“I thoroughly enjoyed and benefited from this outstanding PhD thesis “Linking Comparative Advantage, Supply Management, and Environmental Externalities.” Mr. Rajsic provides a rigorous discussion — scholarship, analytically, and application — of supply management in the Canadian context. I very much appreciated the way he both explores in detail the idea of comparative advantage at a foundational theory level, and strives to incorporate heterogeneity into the analysis. So much of economic analysis is based on models that assume a world defined by functions that are smooth and continuous and twice differentiable. But the world we live in as human beings is lumpy, and often discontinuous. The question remains how much of the orthodox conclusions about the division of labor and the exchange and production efficiencies of the market economy can be maintained once we depart from this world of smooth and continuous functions.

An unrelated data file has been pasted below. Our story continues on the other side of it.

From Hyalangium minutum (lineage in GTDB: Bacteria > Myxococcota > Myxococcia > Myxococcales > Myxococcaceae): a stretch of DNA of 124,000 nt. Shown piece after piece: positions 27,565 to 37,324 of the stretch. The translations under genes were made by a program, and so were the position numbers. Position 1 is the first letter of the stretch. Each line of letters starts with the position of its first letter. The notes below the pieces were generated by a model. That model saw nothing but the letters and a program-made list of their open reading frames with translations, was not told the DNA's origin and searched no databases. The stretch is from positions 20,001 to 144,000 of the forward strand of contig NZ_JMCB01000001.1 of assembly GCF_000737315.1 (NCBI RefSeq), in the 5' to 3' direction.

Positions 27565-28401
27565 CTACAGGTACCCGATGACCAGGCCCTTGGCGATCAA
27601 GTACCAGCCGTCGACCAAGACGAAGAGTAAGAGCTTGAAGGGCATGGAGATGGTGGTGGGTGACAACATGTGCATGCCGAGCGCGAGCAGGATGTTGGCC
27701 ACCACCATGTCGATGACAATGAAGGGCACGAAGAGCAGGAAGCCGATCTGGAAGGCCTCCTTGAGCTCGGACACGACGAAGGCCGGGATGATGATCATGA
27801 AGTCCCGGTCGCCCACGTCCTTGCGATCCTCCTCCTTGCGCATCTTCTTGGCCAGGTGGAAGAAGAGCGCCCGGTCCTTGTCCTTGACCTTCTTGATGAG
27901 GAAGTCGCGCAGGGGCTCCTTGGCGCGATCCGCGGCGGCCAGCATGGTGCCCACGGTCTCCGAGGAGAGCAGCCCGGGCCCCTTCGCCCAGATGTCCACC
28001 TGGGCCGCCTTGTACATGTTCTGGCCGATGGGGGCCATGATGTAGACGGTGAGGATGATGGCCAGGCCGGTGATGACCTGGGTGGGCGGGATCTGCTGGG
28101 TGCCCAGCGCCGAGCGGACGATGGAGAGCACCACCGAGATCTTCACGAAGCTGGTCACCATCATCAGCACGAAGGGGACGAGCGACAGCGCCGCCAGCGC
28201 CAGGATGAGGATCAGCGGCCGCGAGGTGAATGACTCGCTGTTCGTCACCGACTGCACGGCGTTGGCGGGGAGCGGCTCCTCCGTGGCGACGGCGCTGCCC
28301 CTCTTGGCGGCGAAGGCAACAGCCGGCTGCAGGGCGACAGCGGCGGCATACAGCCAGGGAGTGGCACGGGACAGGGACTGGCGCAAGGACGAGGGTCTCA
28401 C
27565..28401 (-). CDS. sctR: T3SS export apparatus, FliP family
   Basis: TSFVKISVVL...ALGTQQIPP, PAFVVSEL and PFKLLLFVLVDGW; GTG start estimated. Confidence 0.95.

Once frictions are introduced into our positive analysis of the market, the existence of frictions cannot be assumed prima face to imply that market failures exist. The world is far more complex than the simple model suggest, but that complexity is not necessarily an indication of the need for external intervention to guide the pattern of resource use. Instead, the way production processes are coordinated through time is through mechanisms (namely the price system and entrepreneurial discovery) that cope with that complexity and our ignorance. Those mechanisms are necessarily under-explored, let alone under-appreciated, in the more standard neoclassical treatment of production and exchange. But as Mr. Rajsic points out, heterogeneity is not a complicating factor in a standard model, but a feature of the reality of markets. The bottom line is that Mr. Rajsic has produced an excellent study of supply management utilitzing the market process economics associated with Mises, Hayek, Kirzner and Rothbard.” — Peter J. Boettke